Signs that you're paying too much for your home

PHOTO: The Straits Times

When it comes to your personal finances, there's nothing as frustrating as finding out that you're overpaying for something.

This frustration can turn to serious worry if you're overpaying for something as significant as your home. In this article, we identify some warning signs that you might be overpaying for your home, as well as ways to decrease your total cost of home ownership.

HOUSING EXPENSES EXCEED 30 PER CENT OF BUDGET

In general, experts tend to agree that individuals should spend about 30-40 per cent of their income on housing. For homeowners, it is important to make sure that this figure includes not only mortgage payments, but also utility, insurance and maintenance costs.

For a household earning $100,000 annually, this translates to $1,750 to $2,333 per month for housing costs. The chart below helps give you an approximate guideline for how much you can afford to spend on your total housing budget.

PHOTO: ValueChampion

YOU DIDN'T SHOP AROUND FOR A HOME LOAN

One reason your housing might be expensive is that your home loan charges a higher than average interest rate. With all of the important decisions to keep track of as a homebuyer, it can be easy to overlook the importance of choosing the right home loan.

Even seemingly insignificant interest rate differences can result in huge cost differences in the long-term. For example, a $500,000, 25-year mortgage with a 3 per cent annual interest rate will cost $38,392 more than the same loan with a 2.5 per cent annual rate.

This translates to monthly payments that are $128 more expensive. For this reason, it is essential to stay up-to-date with interest rate trends when shopping for a home. 

PHOTO: ValueChampion

REFINANCING IS A FOREIGN IDEA

There are a number of reasons you might want to refinance your home loan. For example, your mortgage may have started with a low introductory rate, but has become significantly more expensive as the rate has increased.

You may also notice that market interest rates are declining and want to take advantage of a lower rate from another lender. Whatever your reason, home loan refinancing can save homeowners a lot of money-if done correctly.

For instance, if you have $400,000 and 20 years remaining on your housing loan, you can save $96 month or $1,152 annually by refinancing from an annual interest rate of 2.5 per cent to 2 per cent. These savings will add up, especially for those with many years remaining on their loan.

To ensure that you get a good deal, make sure to identify any fees associated with refinancing and make sure to check the best refinancing rates currently available.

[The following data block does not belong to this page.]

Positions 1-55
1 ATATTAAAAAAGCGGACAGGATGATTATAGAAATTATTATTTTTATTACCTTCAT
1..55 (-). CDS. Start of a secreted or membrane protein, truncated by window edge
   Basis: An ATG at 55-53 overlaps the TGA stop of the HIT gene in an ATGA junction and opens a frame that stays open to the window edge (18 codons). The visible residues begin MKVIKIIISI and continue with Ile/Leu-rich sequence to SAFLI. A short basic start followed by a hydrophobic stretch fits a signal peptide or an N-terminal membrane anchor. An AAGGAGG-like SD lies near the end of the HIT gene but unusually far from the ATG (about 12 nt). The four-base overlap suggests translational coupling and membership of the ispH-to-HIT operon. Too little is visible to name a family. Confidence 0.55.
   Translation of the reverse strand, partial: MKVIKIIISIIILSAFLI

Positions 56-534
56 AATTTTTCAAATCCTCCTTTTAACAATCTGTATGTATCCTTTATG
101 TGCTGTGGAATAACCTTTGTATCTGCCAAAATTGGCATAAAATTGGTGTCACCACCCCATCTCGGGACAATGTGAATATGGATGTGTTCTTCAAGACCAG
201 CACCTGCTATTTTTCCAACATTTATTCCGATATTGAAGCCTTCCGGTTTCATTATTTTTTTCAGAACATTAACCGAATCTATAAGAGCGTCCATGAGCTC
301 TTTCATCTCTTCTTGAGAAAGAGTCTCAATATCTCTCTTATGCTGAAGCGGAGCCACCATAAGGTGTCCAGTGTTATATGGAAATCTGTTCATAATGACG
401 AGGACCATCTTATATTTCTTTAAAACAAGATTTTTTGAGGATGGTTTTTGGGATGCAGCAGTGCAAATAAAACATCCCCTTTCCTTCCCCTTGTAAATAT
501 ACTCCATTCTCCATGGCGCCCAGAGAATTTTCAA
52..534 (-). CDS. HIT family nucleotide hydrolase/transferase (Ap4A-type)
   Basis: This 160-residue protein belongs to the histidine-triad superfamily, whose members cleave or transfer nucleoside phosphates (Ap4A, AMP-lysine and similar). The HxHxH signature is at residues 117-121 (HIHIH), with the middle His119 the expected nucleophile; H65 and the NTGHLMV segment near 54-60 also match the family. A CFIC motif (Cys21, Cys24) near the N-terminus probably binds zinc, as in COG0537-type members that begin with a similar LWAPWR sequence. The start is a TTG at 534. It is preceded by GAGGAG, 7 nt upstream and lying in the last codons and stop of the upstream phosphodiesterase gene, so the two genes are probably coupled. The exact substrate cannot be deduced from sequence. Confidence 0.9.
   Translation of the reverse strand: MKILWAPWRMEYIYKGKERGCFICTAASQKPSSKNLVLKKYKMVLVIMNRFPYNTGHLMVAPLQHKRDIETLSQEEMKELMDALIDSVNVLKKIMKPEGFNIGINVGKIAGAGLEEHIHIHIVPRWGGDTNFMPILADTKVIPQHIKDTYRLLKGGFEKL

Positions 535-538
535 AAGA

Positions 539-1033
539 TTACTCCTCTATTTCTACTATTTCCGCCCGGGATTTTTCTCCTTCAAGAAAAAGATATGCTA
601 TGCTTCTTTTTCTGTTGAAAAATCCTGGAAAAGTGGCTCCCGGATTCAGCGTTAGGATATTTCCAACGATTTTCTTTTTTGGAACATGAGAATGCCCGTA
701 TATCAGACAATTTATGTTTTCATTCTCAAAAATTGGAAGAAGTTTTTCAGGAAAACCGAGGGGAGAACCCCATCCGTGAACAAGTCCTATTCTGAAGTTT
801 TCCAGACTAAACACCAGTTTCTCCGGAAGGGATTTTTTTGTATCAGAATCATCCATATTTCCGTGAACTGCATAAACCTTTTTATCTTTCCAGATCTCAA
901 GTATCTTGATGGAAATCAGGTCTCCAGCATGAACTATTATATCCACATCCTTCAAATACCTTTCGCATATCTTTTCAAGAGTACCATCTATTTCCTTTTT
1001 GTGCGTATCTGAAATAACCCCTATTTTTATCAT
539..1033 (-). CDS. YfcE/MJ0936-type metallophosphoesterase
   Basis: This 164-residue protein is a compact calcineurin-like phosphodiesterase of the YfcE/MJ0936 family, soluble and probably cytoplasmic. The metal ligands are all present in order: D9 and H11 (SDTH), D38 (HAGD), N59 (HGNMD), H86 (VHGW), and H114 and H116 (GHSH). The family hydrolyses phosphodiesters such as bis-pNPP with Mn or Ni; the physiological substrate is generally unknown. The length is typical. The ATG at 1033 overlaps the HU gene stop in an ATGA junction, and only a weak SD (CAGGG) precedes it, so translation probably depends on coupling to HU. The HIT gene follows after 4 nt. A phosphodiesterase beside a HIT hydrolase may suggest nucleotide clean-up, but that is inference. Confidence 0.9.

YOUR ANNUAL HOME INSURANCE COSTS MORE THAN $200 

Of course everyone's home insurance premiums vary depending on the size and value of their home, but in general, the average cost of home insurance for a 4-room HDB flat is about $153.

This suggests that homeowners in similarly sized flats might be able to cut their insurance bills by comparing prices and benefits of the top home contents insurance plans available.

For example, some of the best plans cost about 60 per cent less than average, while offering similar coverage amounts. Therefore, homeowners that don't compare their options may be overpaying for their home insurance.

PHOTO: ValueChampion

STILL HAVEN'T SWITCHED ELECTRICITY RETAILERS 

If you've made it this far and feel like you are not overpaying-congratulations! You're likely in a great spot financially. However, if you're still looking for ways to make your home more affordable, you should consider switching electricity providers.

According to our research, going with one of the average rates offered by one of Singapore's electricity retailers will save you 20-30 per cent compared to SP Group's rates.

HOW TO SAVE ON HOME OWNERSHIP COSTS 

While many decisions leading up to the purchase of a new home will dictate the cost of home ownership, it is still possible to trim your expenses once you've moved in.

Just like any other investment, we urge consumers to conduct their own due diligence about home loan refinancing, home insurance and utility bills. 

This article was first published in ValueChampion

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